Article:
Football doesn't have to be black or white, say those who remember when a nonracial era beckoned.
Thirty-four years ago almost to the week, a crack of major significance appeared in the ugly wall of apartheid as it was applied on the sports fields. For the first time, on March 16 1976 to be exact, the Nationalist government permitted a multiracial sports team based on merit alone to represent South Africa.
The 14-man football squad on that historic night in a capacity-filled Rand Stadium – with the local team labelled Springboks and not Bafana Bafana – contained seven white footballers and seven black, and outplayed an Argentinian Selection 5-0, with the notable contribution of four goals from boy wonder Jomo Sono.
It was an inspired performance of truly international class, despite the fact that most of the Argentinian line-up consisted of international stars who had already retired and were no longer actively part of the mainstream of the South American country's set-up.
Two months later, a nonracial, merit-based South African combination with many of the same players trounced a fully representative Zimbabwe, then still known as Rhodesia, by a staggering 7-0 margin.
To appreciate the impact of this, when South Africa played Zimbabwe again 18 years later after readmittance into Fifa, it was South Africa who received a 4-1 mauling in Harare.
Hand in glove
One observer described the melding of white and black South Africans in representing the country as akin to a sturdy white hand fitting snugly into a svelte black glove as though the two were meant for each other.
Review the players who represented South Africa in those inspirational games and it is little wonder that many maintain that a more accomplished football side has not represented the country since.
Among the players in the class of 1976 were Sono, Ace Ntsoelengoe, Webster Lichaba, Patson Banda, Shaka Ngcobo, Computer Lamola and Yster Khomane, who constituted the black complement, with Martin Cohen, Stuart Lilley, Bobby Viljoen, Len Wilkinson, Dave Herholdt, Ian Bender and Rodney Kitchin making up the white segment.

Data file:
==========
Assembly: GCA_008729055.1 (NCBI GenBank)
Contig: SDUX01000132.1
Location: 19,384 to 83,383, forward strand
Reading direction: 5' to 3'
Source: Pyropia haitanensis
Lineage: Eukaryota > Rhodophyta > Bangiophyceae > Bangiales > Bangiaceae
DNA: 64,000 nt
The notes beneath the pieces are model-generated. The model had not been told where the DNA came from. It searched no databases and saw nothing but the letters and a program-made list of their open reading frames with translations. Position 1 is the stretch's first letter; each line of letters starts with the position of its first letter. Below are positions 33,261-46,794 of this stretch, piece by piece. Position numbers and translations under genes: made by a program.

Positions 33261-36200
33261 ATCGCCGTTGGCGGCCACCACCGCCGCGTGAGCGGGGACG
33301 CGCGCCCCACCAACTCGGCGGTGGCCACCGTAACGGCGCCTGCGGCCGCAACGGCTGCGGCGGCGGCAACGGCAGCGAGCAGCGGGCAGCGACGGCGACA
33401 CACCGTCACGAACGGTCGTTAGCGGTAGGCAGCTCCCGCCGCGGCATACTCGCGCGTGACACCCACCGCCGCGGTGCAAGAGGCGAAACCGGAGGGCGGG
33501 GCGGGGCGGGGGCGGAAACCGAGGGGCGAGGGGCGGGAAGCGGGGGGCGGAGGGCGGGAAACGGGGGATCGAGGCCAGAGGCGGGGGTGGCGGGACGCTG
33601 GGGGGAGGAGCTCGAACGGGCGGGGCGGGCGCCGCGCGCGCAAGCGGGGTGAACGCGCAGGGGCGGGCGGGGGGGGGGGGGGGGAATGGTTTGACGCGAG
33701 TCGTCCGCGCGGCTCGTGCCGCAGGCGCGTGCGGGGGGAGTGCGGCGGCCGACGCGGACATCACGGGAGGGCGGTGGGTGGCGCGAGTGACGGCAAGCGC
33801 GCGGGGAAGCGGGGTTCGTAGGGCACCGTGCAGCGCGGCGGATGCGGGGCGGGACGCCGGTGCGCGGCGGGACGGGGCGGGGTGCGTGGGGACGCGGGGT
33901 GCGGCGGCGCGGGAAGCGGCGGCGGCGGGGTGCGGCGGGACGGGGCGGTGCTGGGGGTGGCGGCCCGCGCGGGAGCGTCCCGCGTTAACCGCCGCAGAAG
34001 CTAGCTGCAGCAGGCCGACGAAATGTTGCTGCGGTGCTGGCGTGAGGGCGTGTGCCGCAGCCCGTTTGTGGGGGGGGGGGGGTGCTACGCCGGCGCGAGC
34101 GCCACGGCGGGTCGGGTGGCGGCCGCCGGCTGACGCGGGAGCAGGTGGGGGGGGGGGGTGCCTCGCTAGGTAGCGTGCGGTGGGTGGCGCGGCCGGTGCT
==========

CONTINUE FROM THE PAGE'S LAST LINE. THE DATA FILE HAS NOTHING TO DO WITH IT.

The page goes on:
Certainly it contained many more dynamic and charismatic players than you would find in the Bafana team of today.
"It was meant to be the start of an inspirational new era," says Cohen, the former Highlands Park midfield anchor, who went on to enjoy a successful spell in the North American Soccer League as well.
"I learnt a lot about ball skills from players like Jomo, Ace and Webby [Lichaba] – and I like to think they benefited as well.
"But instead of it being the start of an era, what has happened since is that the exciting unity between white and black South African players was effectively stillborn – and this is simply because, over the years, fewer and fewer white players have appeared in the mainstream of our soccer," Cohen says.
"Today you can almost count the number of white players in the Premier League on one hand."
Lilley, who became a dominant defensive influence with Orlando Pirates after Highlands Park sold their first-division franchise to Sono, shares Cohen's sentiments.
"Those games in which I represented South Africa in 1976 will remain indelibly as a highlight of my career," he says. "So will the period I spent with Pirates."
Diluted player pool
By the time Bafana annexed the country's solitary African Nations Cup title in 1996, the diluted influence of white players in the PSL was already in full swing.
But Clive Barker, who coached the side, says: "I was still able to include five white players with special talents like captain Neil Tovey, Mark Fish, Eric Tinkler and Roger de Sa in the 23-man squad. Admittedly there were not that many whites around to choose from but more than today and a 20% complement was not that bad.